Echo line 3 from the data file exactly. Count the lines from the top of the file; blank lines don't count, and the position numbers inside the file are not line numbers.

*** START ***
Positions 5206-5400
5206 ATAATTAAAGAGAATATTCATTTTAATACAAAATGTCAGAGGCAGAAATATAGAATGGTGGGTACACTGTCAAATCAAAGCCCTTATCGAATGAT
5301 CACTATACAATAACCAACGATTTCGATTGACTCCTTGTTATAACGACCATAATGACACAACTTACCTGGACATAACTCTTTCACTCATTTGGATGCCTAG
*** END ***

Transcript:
5301 CACTATACAATAACCAACGATTTCGATTGACTCCTTGTTATAACGACCATAATGACACAACTTACCTGGACATAACTCTTTCACTCATTTGGATGCCTAG